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Dalton Highway Sign Dedicated

Livengood– September 23, 2018: The rainy weather did not deter about eighty hardy Alaskans from making a soggy mush up to mile one of the Dalton Highway to be a part of an historic event hosted by the the Tanana-Yukon Historical Society—the dedication of an interpretive sign explaining the highway’s origins and why it was named for James W. Dalton.

Among those attending the ceremony were the Fairbanks Pioneers who made a strong showing along with several local politicians, DOT employees, Tanana-Yukon Historical Society members and the family of James W. Dalton. All were excited to be a part of this long overdue happy event.

The crowd at the Dalton sign dedication.
The crowd listens intently, as Mike Dalton, on the far right, gives her speech about
the history and some of her personal adventures along the Dalton Highway.

The impetus for placement of the sign came when James’ widow, Kathleen “Mike”, and daughter, Libby, made a trip up the Dalton Highway several years ago. They began tacking bright neon green paper signs all along the highway to inform travelers about James, a member of Men’s Igloo No. 4 and son of Jack Dalton for whom the Dalton Trail was named during the Klondike Gold Rush era.

(L-R) George Dalton, Libby Dalton-Slone, Clarke Milne, Patty Peirsol and Kathleen "Mike" Dalton (seated), in front the James W. Dalton interpretive sign at milepost 1.1 of the Dalton Highway.
(L-R) George Dalton, Libby Dalton-Slone, Clarke Milne, Patty Peirsol and Kathleen “Mike” Dalton (seated), in front the James W. Dalton interpretive sign at milepost 1.1 of the Dalton Highway.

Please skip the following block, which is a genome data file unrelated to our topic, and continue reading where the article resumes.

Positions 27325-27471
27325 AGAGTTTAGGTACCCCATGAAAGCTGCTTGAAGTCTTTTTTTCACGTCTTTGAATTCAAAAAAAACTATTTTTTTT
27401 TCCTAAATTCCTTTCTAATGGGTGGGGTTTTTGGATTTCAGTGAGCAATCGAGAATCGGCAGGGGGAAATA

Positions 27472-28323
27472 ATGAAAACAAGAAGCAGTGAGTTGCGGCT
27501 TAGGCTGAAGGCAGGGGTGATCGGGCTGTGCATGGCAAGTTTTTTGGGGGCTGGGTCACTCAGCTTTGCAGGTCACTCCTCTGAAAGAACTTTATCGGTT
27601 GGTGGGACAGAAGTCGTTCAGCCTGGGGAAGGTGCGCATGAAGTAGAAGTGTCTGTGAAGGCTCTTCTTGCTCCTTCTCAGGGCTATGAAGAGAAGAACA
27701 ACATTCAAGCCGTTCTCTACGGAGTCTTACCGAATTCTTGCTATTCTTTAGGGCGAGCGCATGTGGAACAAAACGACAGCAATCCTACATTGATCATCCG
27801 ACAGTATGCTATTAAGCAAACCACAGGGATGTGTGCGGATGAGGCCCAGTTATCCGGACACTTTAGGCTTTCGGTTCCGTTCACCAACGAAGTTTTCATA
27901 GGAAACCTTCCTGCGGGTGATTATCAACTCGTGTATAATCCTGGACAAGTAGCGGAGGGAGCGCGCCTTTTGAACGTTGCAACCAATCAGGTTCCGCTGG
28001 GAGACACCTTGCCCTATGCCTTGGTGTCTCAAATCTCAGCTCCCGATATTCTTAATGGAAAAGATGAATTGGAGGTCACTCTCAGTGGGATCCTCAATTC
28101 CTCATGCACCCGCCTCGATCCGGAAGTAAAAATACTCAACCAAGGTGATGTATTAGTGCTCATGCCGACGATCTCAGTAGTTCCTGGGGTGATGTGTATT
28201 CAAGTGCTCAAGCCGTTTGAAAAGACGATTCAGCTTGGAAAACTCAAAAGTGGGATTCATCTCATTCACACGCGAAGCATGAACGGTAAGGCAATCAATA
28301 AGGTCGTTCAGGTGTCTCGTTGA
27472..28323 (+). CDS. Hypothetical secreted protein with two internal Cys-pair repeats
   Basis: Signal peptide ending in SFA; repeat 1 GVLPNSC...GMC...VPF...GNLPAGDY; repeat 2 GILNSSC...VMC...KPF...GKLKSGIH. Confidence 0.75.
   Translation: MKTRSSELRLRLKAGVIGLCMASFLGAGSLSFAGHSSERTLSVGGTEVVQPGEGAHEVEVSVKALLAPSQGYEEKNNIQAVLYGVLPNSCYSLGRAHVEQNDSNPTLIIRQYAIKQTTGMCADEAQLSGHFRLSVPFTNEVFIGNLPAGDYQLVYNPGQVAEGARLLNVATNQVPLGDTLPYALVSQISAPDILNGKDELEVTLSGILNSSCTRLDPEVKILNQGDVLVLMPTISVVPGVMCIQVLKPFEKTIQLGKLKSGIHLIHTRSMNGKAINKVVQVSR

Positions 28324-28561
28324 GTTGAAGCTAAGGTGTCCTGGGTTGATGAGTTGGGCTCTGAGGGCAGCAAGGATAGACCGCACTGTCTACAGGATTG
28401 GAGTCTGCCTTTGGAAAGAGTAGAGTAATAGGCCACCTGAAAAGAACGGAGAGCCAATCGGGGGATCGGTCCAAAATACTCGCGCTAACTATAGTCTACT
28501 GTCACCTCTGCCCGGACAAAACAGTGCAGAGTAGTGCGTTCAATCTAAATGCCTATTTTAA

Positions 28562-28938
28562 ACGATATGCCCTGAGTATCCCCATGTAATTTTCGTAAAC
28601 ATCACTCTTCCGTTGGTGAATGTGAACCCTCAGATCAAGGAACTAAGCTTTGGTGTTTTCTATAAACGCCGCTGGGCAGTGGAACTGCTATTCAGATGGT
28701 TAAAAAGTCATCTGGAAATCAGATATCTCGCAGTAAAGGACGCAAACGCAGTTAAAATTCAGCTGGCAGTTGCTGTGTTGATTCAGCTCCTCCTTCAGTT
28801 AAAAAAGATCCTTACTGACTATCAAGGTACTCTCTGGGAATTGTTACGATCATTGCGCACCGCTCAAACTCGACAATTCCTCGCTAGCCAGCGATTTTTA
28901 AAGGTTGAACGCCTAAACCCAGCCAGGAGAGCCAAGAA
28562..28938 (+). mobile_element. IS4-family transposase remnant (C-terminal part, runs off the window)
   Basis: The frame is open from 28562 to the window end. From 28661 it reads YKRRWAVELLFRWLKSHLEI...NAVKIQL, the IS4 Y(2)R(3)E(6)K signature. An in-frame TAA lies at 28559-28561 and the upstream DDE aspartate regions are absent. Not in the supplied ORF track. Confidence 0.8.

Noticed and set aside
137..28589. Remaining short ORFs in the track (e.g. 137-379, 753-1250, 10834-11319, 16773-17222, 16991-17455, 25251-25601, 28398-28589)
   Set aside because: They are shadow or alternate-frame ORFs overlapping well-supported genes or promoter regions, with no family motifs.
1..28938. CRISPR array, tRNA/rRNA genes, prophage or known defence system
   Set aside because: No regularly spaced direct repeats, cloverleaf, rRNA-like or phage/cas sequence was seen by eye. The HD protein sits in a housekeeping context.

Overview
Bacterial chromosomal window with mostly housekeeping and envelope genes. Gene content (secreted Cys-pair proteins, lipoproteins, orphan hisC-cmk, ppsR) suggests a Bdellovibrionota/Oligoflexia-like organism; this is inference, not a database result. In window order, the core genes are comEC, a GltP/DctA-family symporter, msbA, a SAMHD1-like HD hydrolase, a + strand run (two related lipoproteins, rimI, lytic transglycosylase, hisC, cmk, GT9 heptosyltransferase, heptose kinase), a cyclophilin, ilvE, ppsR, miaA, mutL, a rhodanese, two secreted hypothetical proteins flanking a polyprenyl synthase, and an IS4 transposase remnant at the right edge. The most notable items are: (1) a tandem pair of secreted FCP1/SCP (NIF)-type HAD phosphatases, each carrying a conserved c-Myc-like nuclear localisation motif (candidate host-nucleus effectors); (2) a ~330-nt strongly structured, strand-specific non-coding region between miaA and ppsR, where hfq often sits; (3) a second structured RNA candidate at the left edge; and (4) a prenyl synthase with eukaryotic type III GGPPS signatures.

During that trip, Clarke and Karen Milne decided to help on a more longterm basis and the permanent sign project was begun. Clarke worked with Patty Peirsol, the Dalton Family, the Tanana-Yukon Historical Society and the State of Alaska Dept. of Transportation to get the sign designed, made and erected at the one-mile pullout.

The Tanana-Yukon Historical Society took on the responsibility of securing funding for the cost of the sign and ten years’ worth of maintenance of this historical landmark before having all the funds for those tasks raised. It was important to get the sign in place while Mike is still able to participate in this longstanding family dream so the sign was built and placed without all the associated costs being paid in advance.

The Daltons are a multi-generational Alaskan family of which several are longtime members of the Pioneers of Alaska. Mike has contributed much to the Fairbanks Igloos as well as the Grand Igloo. She was president of Women’s Igloo No. 8, in 1997, and also served for a quarter century as a board member of the Pioneer Museum.

Mike’s son, George, currently serves as Inner Guard for Men’s Igloo No. 4. During the summer months, he volunteers with the Pioneer Museum conducting the Stampede Show while his sister, Libby, who is a member of Women’s Igloo No. 8, can often be seen volunteering as a docent at the Kitty Hensley House Museum.

The Tanana-Yukon Historical Society is now looking for funding support to help pay for this project. If you would like to help support this worthy historical marker, you can send a donation dedicated to the sign by

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